Nicole Frey became the chief operating officer for the ASU System Foundation, effective Oct. 3. A graduate of Arkansas State University, she returned to the Jonesboro community after working in high level auditing positions for Fortune 100 companies like EY and Walmart.
“I am very proud and feel very accomplished to be able to come back and serve my alma mater in a more expansive role,” Frey said. “Now I’m in a business role that helps to directly support the school I attended.”
The chief operating officer maintains banking relationships with all schools in the ASU System that are part of the foundation, which are A-State, ASU Beebe, ASU Mountain Home, ASU Newport and ASU Three Rivers. They also keep records of expenses and provide financial guidance.
Frey was born in Jonesboro. She attended A-State and got her bachelor’s in international business with a minor in Spanish. After obtaining her first degree, she went back and got another bachelor’s in accounting.
She started out as a financial services representative for Liberty Bank of Arkansas, then became a staff accountant for Goad & Company. She was then a staff auditor for BKD CPAs & Advisors and then served as a senior external auditor for EY. Her time at EY had her working in the Netherlands.
After her time at EY, Frey was a manager for global sourcing finance and strategy for Walmart, before moving to senior manager then a senior manager for international finance.
The eldest of two siblings, Frey is married to Cody Fry. They have an 11 month old daughter, Luna.
The chief operating officer of the ASU System Foundation is a new position brought on by the need for more day-to-day support, as well as the retirement of the current president. Frey is the first woman to serve as chief operating officer for the foundation.
“I feel like an accomplishment to be the first female in this position,” Nicole Frey said. “I’ve been the only girl on many audit teams that I worked on in my professional career. I think I’ll bring that new light to this role.”
As chief operating officer, Frey plans to modernize some of the foundation’s processes as well as looking into more shared services. She also wants to streamline day-to-day activities.
Dr. Len Frey, executive vice chancellor for finance and administration and her father, said she was not chosen because she is his daughter. He added that even though they both work in finance, they won’t have much interaction professionally.
“We’ve chosen to make Arkansas State our home and to have a child who has also chosen this same entity, it’s a good feeling,” Len Frey said.
Philip Jackson, who is still president of the ASU System Foundation, mentored Frey to prepare her for the position.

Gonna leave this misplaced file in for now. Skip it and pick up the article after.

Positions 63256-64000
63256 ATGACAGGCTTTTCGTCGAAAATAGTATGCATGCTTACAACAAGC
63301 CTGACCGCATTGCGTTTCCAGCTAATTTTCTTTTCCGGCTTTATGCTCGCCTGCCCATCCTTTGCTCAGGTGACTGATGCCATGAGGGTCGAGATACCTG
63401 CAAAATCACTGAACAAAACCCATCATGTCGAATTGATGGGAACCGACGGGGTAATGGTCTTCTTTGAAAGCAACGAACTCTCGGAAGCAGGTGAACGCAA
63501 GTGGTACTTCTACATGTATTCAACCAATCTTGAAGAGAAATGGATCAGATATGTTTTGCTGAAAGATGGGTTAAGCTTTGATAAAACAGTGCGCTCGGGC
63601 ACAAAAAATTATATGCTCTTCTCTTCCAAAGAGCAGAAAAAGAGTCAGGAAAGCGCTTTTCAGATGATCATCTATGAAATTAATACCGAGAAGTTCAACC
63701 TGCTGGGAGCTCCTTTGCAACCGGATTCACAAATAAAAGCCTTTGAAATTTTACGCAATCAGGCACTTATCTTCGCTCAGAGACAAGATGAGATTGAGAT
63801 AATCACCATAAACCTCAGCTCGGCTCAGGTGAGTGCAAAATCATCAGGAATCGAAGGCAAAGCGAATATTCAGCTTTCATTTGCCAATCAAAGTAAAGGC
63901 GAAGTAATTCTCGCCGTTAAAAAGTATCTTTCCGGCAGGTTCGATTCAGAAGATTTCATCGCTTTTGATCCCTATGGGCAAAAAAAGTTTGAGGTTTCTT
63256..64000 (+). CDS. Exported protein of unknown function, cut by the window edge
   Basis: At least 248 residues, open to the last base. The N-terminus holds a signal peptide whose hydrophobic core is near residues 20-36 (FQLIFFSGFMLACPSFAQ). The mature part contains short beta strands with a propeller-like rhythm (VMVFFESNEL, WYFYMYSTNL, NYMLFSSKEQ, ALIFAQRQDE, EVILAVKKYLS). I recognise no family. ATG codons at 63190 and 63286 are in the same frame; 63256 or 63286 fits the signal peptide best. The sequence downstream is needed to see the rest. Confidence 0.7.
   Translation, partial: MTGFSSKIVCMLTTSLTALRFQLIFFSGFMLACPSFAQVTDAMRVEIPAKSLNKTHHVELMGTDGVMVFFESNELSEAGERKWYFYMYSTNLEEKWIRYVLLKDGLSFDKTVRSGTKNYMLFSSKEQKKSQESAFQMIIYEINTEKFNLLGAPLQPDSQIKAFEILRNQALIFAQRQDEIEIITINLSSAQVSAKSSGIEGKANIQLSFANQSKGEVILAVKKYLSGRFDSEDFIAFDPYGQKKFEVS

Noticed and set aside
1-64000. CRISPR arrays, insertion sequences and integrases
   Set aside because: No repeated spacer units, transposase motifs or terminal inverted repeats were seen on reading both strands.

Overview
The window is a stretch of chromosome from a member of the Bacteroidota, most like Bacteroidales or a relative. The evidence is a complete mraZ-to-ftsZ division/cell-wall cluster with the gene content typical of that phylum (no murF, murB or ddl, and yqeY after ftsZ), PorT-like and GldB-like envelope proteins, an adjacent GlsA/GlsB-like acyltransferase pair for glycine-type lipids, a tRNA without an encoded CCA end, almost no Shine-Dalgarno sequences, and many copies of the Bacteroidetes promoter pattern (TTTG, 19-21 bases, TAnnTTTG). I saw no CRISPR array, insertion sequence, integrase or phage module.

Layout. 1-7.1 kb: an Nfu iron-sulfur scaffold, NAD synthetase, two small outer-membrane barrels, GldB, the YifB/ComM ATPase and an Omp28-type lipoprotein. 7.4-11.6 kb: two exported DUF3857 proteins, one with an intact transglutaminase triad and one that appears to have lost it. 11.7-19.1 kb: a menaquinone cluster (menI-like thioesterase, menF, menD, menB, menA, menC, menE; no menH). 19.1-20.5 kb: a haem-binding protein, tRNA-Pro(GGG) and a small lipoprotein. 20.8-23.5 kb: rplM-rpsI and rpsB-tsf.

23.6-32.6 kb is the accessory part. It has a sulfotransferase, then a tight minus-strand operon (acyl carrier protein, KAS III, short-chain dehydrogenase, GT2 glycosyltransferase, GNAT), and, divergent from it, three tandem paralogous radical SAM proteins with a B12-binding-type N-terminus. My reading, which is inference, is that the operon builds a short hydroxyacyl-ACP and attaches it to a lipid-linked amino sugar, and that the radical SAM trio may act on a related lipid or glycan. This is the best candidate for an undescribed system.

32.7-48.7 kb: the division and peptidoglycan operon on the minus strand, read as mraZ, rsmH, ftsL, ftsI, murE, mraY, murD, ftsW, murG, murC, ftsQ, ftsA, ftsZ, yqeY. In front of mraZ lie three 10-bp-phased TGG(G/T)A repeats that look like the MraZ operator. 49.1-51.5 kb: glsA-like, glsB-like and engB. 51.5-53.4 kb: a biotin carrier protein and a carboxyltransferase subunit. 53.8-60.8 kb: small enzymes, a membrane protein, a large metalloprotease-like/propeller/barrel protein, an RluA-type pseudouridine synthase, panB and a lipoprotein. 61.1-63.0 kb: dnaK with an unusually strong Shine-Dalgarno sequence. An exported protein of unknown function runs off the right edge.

“Philip has been an excellent mentor to me since I started in early October. He is a very kind and generous person, he really supports his team and really cares about all the campuses,” Frey said. “I’m very appreciative to have that kind of mentor to come on and show me the ropes and then also provide that support and instill confidence in me.”
Jackson is retiring due to his diagnosis with Lou Gehrig’s disease, a disease of the nervous system that weakens muscles and impacts physical function.
“If there is a silver lining to this disease and knowing your retirement, it’s that it sped up the process of hiring my replacement so that I actually get to work with her,” Jackson said. “I’ve been able to explain the rationale for processes and investment strategies. More importantly, I’ve been able to explain the personal relationships within the system.”
Jackson was part of a team that interviewed four candidates for chief operating officer. The team looked for knowledge of accounting and accounting management. While he did not make the final decision, he said he looked for a candidate’s ability to form relationships with staff.
“We have five people all together that have worked together for many years. (Hiring) someone who I felt like could come in and be a part of the culture that has been developed here was critically important to me. She seemed to me to be the best fit,” Jackson said.
Jackson got his bachelor’s in accounting from A-State in 1982. He has been with the school system since 1985 when he worked with the Saudi Arabian Customs Project. He began working with the Foundation in 1994. During this time, he went back and got his master’s degree and his CPA license.
At the foundation, he started as an accountant and then became a controller before moving up to the role of president.
“I take great pride and ownership in it because it was a very underappreciated asset for the university. I’ve been fortunate enough to play a very critical role in its success,” Jackson said.
Jackson thanked his staff for their help during his time as president. He added that he and his wife are creating the Philip and Lisa Melton-Jackson Scholarship for Guitar as a tribute to his retirement and his deep love of The Beatles.
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